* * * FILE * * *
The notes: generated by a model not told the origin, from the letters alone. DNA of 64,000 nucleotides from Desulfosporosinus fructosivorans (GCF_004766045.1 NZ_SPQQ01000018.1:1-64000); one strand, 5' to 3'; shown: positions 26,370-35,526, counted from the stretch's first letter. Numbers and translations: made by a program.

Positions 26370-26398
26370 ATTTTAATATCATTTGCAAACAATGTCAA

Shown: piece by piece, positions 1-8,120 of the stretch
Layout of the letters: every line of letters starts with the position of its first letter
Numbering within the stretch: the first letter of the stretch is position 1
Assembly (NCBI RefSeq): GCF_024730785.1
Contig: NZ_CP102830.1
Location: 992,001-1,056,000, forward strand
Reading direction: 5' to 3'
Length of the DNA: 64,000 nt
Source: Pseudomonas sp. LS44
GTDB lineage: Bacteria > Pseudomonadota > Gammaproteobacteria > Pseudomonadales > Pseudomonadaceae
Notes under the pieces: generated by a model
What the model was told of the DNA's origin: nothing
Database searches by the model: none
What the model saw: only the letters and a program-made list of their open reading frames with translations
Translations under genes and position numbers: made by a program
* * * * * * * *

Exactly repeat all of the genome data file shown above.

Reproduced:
The notes: generated by a model not told the origin, from the letters alone. DNA of 64,000 nucleotides from Desulfosporosinus fructosivorans (GCF_004766045.1 NZ_SPQQ01000018.1:1-64000); one strand, 5' to 3'; shown: positions 26,370-35,526, counted from the stretch's first letter. Numbers and translations: made by a program.

Positions 26370-26398
26370 ATTTTAATATCATTTGCAAACAATGTCAA

Shown: piece by piece, positions 1-8,120 of the stretch
Layout of the letters: every line of letters starts with the position of its first letter
Numbering within the stretch: the first letter of the stretch is position 1
Assembly (NCBI RefSeq): GCF_024730785.1
Contig: NZ_CP102830.1
Location: 992,001-1,056,000, forward strand
Reading direction: 5' to 3'
Length of the DNA: 64,000 nt
Source: Pseudomonas sp. LS44
GTDB lineage: Bacteria > Pseudomonadota > Gammaproteobacteria > Pseudomonadales > Pseudomonadaceae
Notes under the pieces: generated by a model
What the model was told of the DNA's origin: nothing
Database searches by the model: none
What the model saw: only the letters and a program-made list of their open reading frames with translations
Translations under genes and position numbers: made by a program